This book is definitely one of Kay Hooper's best. I read this fast just so that I could find out who the killer was without reading ahead. I was surprised by the killer's circumstances but not by the identity. The book was incredibly interesting and I enjoyed catching up with the other FBI agents I've read about before.Was this review helpful? Yes NoThank you for your feedback. Report this reviewThank you, this review has been flagged.
Posted October 17, 2002
The small Louisiana town of Silence is anything but quiet these days. Four men in eight months have been killed and the townsfolk are afraid, they want the police to catch the killer quickly. The only problem is the police are totally lost so the mayor has asked the FBI to come in since their profile suggests that the murderer is a local cop. Nell Gallagher ran away from Silence when she was seventeen, but has returned twelve years later to settle the family estate. Since she is also a FBI agent, she is able to work undercover without anyone wondering why se is so curious about the killings. She must deal with Max Tanner, her ex-lover after kicking him to the curb the first time they ¿made love¿. The plot is complex and has so many unexpected twists and turns that readers won¿t be able to predict what happens next. You will definitely want to read this book more than once.Was this review helpful? Yes NoThank you for your feedback. Report this reviewThank you, this review has been flagged.
Posted September 9, 2002
Posted September 13, 2002
Posted September 13, 2002
If this book, was so dry and stale, then why on earth would I want to read her other books. This book was awesome. It had me the moment I sat down to read it and it took me only 2 days to do so. I could not put this book down. I recommend this book to anyone who loves a good mystery with the paanormal mixed in.Was this review helpful? Yes NoThank you for your feedback. Report this reviewThank you, this review has been flagged.
Posted July 15, 2002
The first book I ever read by Kay Hooper was Touch Of Evil and that left me wanting more. I purchased this book and couldn't wait to get home to start reading it and I finished it in 3 days. I've always been interested in the paranormal but this book really got me interested. I was on the edge of my seat and positive that I knew who the killer was but in the end I was completely surprised. Don't worry I won't give the ending away. Nell and Matt showed how true love can effect a person both physically and mentally. The plot was excellent it definitely kept you guessing. I hope Kay Hooper will give us another look at the town of Silence.Was this review helpful? Yes NoThank you for your feedback. Report this reviewThank you, this review has been flagged.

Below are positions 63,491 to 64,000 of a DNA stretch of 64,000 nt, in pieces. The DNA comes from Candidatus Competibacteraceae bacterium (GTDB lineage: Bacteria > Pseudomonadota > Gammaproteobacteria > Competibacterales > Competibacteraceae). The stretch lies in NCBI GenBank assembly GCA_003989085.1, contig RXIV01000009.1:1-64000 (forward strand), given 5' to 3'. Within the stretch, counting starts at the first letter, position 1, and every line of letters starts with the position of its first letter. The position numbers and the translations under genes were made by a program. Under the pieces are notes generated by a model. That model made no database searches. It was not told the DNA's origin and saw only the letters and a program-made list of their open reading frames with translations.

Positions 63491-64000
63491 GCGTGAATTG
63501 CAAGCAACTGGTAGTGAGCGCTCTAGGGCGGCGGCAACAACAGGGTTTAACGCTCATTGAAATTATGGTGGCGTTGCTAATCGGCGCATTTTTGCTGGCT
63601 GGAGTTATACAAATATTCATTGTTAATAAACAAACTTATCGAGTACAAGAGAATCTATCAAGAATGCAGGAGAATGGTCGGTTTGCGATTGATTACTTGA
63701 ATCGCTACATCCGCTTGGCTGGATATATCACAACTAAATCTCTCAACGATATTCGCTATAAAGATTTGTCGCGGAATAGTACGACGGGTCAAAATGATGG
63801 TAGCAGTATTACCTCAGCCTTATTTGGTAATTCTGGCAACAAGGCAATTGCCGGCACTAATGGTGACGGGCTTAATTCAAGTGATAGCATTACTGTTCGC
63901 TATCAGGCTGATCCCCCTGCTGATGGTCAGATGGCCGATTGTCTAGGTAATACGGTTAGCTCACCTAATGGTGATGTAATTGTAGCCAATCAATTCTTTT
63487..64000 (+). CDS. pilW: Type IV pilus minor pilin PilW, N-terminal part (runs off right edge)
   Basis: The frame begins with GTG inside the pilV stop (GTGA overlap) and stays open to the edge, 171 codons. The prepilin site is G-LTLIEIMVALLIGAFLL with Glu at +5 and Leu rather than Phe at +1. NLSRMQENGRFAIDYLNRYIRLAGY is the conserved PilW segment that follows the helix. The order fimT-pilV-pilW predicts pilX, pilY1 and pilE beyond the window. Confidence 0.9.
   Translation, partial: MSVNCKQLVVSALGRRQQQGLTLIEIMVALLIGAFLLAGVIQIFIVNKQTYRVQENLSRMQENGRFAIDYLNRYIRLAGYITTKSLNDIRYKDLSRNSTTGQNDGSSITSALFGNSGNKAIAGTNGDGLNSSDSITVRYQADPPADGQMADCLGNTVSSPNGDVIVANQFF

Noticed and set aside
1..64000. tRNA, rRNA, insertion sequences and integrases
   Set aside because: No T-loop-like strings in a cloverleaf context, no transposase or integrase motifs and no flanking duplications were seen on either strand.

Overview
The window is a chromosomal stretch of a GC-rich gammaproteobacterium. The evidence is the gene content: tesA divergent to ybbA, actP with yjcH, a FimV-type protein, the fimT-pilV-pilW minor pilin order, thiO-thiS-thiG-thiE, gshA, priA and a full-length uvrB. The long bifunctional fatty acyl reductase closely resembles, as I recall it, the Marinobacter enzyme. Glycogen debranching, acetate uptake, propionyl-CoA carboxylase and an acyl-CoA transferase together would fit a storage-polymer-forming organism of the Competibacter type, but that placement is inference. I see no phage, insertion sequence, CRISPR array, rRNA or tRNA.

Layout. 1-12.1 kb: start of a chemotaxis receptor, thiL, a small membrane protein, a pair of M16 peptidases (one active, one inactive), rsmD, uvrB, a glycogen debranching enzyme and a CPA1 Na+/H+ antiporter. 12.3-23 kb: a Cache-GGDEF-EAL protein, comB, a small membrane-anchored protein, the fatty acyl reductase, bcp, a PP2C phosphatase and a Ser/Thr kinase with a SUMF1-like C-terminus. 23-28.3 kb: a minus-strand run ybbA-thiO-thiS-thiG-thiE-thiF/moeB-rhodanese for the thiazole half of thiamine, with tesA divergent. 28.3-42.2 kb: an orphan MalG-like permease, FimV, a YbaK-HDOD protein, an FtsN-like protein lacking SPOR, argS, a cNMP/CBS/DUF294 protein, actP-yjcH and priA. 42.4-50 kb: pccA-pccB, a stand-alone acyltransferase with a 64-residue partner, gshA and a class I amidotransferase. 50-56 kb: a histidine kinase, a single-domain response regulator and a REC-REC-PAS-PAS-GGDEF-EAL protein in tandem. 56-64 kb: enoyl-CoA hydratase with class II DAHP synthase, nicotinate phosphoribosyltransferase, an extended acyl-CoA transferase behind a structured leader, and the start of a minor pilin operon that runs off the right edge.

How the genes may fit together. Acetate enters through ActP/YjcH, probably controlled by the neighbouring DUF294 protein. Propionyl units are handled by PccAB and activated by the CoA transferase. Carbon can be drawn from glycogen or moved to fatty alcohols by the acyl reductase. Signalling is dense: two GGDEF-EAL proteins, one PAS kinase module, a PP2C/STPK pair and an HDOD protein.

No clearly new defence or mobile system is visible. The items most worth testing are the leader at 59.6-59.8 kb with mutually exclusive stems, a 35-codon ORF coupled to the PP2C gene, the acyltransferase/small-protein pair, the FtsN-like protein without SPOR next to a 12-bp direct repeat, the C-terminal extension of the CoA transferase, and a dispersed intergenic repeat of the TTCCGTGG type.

Posted December 9, 2008
The small Louisiana town of Silence is anything but quiet these days. Four men in eight months have been killed and the townsfolk are afraid; they want the police to catch the killer quickly. The only problem is the police are totally stymied so the mayor has asked the FBI to come in since their profile suggests that the murderer is a local cop. <P>Nell Gallagher ran away from Silence when she was seventeen, but has returned twelve years later to settle the family estate. Since she is also a FBI agent, she is able to work undercover without anyone questioning her motives. She must deal with rancher Max Tanner, who needs to know why Nell closed the door on their relationship to run away after they made love for the first time. <P>Kay Hooper¿s, psychic thrillers are always a delightful reading experience and WHISPER OF EVIL is no exception. Characters from previous works lend a sense of continuity to the story line and readers will be glad to reunite with favorites who feel like friends. The plot is complex and has so many unexpected twists and turns that readers won¿t be able to predict what happens next. This is a one sitting read that will find its¿ way to the reader¿s keeper shelf. <P>Harriet Klausner